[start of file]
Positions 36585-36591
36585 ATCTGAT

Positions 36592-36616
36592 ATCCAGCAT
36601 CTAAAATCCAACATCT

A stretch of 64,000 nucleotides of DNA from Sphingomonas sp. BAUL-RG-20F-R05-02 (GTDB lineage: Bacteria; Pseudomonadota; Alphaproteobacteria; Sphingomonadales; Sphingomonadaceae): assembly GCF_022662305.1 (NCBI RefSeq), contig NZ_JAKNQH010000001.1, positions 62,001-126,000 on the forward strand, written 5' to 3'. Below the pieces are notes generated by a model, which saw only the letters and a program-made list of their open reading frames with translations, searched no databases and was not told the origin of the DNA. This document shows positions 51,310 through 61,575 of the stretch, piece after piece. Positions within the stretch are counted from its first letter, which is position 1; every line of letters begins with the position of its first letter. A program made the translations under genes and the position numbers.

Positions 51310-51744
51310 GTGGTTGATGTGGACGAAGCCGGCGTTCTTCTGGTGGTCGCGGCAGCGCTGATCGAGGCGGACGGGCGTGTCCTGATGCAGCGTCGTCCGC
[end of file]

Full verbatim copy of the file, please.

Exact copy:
Positions 36585-36591
36585 ATCTGAT

Positions 36592-36616
36592 ATCCAGCAT
36601 CTAAAATCCAACATCT

A stretch of 64,000 nucleotides of DNA from Sphingomonas sp. BAUL-RG-20F-R05-02 (GTDB lineage: Bacteria; Pseudomonadota; Alphaproteobacteria; Sphingomonadales; Sphingomonadaceae): assembly GCF_022662305.1 (NCBI RefSeq), contig NZ_JAKNQH010000001.1, positions 62,001-126,000 on the forward strand, written 5' to 3'. Below the pieces are notes generated by a model, which saw only the letters and a program-made list of their open reading frames with translations, searched no databases and was not told the origin of the DNA. This document shows positions 51,310 through 61,575 of the stretch, piece after piece. Positions within the stretch are counted from its first letter, which is position 1; every line of letters begins with the position of its first letter. A program made the translations under genes and the position numbers.

Positions 51310-51744
51310 GTGGTTGATGTGGACGAAGCCGGCGTTCTTCTGGTGGTCGCGGCAGCGCTGATCGAGGCGGACGGGCGTGTCCTGATGCAGCGTCGTCCGC